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#ActualJTippetts

Posted 11 July 2012 - 09:58 PM

It absolutely is a Catch-22. That's the thing. Given an unproven team with no past titles to their name, the financial risk to investors (and yes, donors are investors, though they expect other rewards than the purely financial in return for their investment) is just too high for most to be willing to take the bet. Your choices are limited. It's a tough fact to come to terms with for some, who see it as some unsurmountable bar to the fulfillment of their hopes and dreams. We see it here on the forums seemingly on a weekly basis: starry-eyed idea types who could make a ton of dough with their innovative idea, if only they could find some way of drumming up some starting capital. They put up some posts (there have been plenty of GDDs posted here; the Game Design forum is a veritable boneyard of them. Go see for yourself.) and ask for feedback, but they never get past the rub: without something concrete, something written in code and functional and playable, the GDD is worth less than the paper it is written upon. (Figuratively speaking).

You've heard the old adage "Ideas are a dime a dozen"? It gets repeated around here a lot. A lot. It's true, though. You could have the most potential-laden idea ever, for the greatest best-selling hit since Doom hit the shareware circuits, but without practical execution on that idea, almost nobody will value it as you do. Certainly, nobody who will actually pony up real, green dollars to see it happen. There needs to be something more, something concrete and visible to make the potential investor say "hey, that is neat. I want to see that get finished."

A block of text doesn't leave a lot to the imagination. It leaves almost nothing, because very few people will give it more than a casual perusal. Certainly, few will bother expending the emotional energy, however minor, of imagining to fill in the holes to the depth that you do yourself. The realization of your vision is ultimately in your hands. It's your responsibility, and reacting with anger or frustration when people point out the Catch-22 will solve nothing. It won't further your game being made. Neither will putting up another Kickstarter project to languish for months in the land of $15 dollars pledged (maybe more, depending on how generous your immediate family and friends are) for months and months until the deadline comes and goes. Blocks of text don't accumulate pledges. (And certainly not $500,000 worth of pledges; I highly recommend that, as a first-timer, you set your sights lower. Lower. Lower still. $500,000 for an untested team is just... that's pie in the sky, friend.)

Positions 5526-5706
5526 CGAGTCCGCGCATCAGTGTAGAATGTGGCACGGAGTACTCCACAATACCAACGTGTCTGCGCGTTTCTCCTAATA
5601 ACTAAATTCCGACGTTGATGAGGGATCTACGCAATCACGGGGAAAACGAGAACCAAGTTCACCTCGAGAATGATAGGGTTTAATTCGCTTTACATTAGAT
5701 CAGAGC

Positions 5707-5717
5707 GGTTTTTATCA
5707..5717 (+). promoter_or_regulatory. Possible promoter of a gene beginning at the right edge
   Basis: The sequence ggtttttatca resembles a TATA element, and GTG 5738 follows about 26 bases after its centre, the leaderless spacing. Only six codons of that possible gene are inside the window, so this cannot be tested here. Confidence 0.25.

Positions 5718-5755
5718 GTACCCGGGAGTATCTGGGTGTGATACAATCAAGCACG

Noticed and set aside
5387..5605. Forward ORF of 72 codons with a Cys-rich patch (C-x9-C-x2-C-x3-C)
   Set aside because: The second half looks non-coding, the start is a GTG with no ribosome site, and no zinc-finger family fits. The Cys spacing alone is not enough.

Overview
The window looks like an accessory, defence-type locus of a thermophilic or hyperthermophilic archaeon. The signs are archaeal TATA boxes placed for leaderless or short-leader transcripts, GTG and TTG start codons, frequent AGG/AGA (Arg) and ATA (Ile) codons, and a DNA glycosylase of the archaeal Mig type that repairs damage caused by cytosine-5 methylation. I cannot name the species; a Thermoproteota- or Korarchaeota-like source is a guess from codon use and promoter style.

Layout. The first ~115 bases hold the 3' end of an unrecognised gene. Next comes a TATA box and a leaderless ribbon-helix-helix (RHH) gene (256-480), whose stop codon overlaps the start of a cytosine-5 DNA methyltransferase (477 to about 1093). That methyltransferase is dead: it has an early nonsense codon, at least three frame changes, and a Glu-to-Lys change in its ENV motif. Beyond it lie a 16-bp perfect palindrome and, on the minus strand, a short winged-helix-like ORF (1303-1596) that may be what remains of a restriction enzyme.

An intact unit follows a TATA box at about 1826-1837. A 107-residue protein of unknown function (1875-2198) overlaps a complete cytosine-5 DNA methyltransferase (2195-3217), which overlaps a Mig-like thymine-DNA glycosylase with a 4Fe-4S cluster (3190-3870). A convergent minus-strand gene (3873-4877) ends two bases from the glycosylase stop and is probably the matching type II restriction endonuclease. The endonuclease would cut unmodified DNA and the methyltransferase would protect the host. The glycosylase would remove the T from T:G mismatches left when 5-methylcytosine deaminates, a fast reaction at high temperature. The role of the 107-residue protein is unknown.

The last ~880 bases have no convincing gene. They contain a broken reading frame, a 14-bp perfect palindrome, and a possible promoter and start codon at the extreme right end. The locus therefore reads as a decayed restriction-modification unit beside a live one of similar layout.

So you can get mad, or argumentative, or frustrated. Or you can take some steps on your own. You can do some heavy duty legwork and networking to try to bring to the table potential investors (real investors this time; VC types, or somewhat wealthy family and friends who are willing to take a risk because they know you personally and trust you, etc...) along with a team with the correct technical skills to get the job done. It'll probably be a balancing act like you wouldn't believe; just as investors won't pony up cash on wordy and insubstantial GDDs, neither will technical types pony up code or assets without promise of payment. You'll need to vet your technical team to ensure that you have the skills available to finish, as well as the experience to complete the job. I honestly don't know all of what would be involved in this sort of process, because it is so far outside anything I've ever attempted, or ever would attempt.

Alternatively, you could take the initiative and start filling some of those technical holes yourself. Find people in your social network that have the skills you need and would be willing to volunteer their time and energy (and volunteer it would be, until the sales start rolling). Reach out to folks on this forum or others (we have a Classifieds section here) to recruit. Without cash, what you'll get will be volunteers who are not emotionally invested in the project, who likely don't have the experience you need (as they are doing it to learn) and will 99% of the time bail on the project after a few weeks if not days, their emails and IMs becoming more and more infrequent, their excuses coming more and more handily. You'll have to spend a lot of time weeding out, cajoling, wheedling and persevering, and your likelihood of success would still be statistically nil.

It's a hard world.

Final suggestion, this is a forum rife with coders of all stripes and experience. Read the back posts, read the resources, pick up a language and learn it. Get something together, something that can show the world rather than tell the world what your game is really about. It will take time, I'm afraid. But you have to decide for yourself if it's worth it.

Any way, best of luck with this.